The reviews are in for Valkyrie, Tom Cruise's World War II epic about Claus von Stauffenberg, a German soldier who became disillusioned with the Nazi cause and tried to assassinate Hitler.
The film, which opened Christmas Day and took in $8.57 million, has been strongly lauded for its high production value, but the reviews for Cruise's performance are mixed.
Fox News calls the actor's performance "awful," and many critics agree that Cruise's profile as one of the most famous actors in the world is detrimental to the film.
"He's distractingly bad," writes the Associated Press's Christy Lemire, "the iconography of his celebrity so strongly overshadowing his performance."
"Tom Cruise the movie star never disappears into Claus von Stauffenberg the brilliant military man," agrees The Seattle Times critic Moira McDonald.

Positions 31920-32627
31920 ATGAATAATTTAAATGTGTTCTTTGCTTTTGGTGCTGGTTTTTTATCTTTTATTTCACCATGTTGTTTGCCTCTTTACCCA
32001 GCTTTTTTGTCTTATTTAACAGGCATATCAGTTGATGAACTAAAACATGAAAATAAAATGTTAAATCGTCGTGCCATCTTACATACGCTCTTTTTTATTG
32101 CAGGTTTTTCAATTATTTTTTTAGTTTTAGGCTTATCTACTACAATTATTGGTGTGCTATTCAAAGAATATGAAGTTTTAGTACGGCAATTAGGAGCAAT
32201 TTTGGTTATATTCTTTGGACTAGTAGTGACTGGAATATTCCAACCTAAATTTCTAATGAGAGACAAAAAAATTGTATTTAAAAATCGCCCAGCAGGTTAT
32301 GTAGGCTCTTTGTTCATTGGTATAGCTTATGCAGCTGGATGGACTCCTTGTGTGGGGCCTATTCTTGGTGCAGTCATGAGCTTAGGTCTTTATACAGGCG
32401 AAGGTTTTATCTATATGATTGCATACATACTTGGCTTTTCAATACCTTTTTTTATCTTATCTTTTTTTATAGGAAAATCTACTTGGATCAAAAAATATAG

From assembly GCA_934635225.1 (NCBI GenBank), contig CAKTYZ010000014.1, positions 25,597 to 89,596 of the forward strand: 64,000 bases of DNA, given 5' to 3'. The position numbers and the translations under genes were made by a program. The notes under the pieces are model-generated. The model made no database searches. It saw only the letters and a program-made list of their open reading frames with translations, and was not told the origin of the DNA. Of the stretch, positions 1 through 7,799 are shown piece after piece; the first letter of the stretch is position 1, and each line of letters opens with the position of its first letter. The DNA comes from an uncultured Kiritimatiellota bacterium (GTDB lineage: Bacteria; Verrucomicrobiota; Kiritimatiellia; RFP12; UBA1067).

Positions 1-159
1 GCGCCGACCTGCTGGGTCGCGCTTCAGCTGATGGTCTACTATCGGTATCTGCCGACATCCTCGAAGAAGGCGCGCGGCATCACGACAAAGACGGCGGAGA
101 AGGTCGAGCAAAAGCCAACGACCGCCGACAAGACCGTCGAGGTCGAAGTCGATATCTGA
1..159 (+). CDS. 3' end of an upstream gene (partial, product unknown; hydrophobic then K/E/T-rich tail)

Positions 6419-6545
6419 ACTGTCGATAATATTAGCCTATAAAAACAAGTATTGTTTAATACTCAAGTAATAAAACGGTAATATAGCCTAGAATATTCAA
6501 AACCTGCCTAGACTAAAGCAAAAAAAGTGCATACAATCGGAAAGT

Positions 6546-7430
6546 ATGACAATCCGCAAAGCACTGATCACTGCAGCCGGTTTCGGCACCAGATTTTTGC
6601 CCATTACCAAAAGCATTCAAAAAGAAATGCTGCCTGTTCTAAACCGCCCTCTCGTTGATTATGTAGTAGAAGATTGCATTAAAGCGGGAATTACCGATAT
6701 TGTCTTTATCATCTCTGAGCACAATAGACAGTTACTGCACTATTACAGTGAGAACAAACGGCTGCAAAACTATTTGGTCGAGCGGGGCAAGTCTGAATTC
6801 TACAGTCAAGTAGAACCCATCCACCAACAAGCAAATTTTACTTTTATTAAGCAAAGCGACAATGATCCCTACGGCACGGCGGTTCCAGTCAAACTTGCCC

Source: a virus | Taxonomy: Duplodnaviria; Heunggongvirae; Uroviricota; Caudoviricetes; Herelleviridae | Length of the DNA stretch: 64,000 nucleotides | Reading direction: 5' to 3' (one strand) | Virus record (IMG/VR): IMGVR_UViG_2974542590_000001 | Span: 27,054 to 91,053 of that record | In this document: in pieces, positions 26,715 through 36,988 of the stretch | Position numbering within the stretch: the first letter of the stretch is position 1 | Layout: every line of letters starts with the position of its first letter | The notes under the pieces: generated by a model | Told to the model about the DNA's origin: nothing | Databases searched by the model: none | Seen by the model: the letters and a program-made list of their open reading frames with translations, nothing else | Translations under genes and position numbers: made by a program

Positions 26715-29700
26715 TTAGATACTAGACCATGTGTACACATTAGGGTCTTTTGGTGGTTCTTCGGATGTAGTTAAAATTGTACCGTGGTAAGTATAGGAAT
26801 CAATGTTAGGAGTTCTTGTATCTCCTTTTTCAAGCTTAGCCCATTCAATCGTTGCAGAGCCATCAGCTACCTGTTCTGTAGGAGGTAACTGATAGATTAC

The New York Times's Manohla Dargis defends Cruise's "fine, typically energetic performance in a film that requires nothing more of him than a profile and vigor," but also concurs that the actor is "too modern, too American and way too Tom Cruise to make sense in the role."
But Cruise does have critics in his corner.
The Washington Post writes, "Even Cruise, whom many doubted could carry off the aristocratic elan of the blue-blooded von Stauffenberg, manages his part respectably, with a combination of ramrod posture, starched costumes and minimalist acting."
The Los Angeles Times writes, "The fact that the colonel was likely the most charismatic man in any room, eye patch or not, is something the actor has been able to connect to."
Entertainment Weekly's Lisa Schwarzbaum calls out the film's supporting cast, including actors Tom Wilkinson, Bill Nighy and Eddie Izzard as "top-notch . . . and in the middle, standing straight as a Top Gun ace, is Tom Cruise, that quintessentially self-constructed American movie star."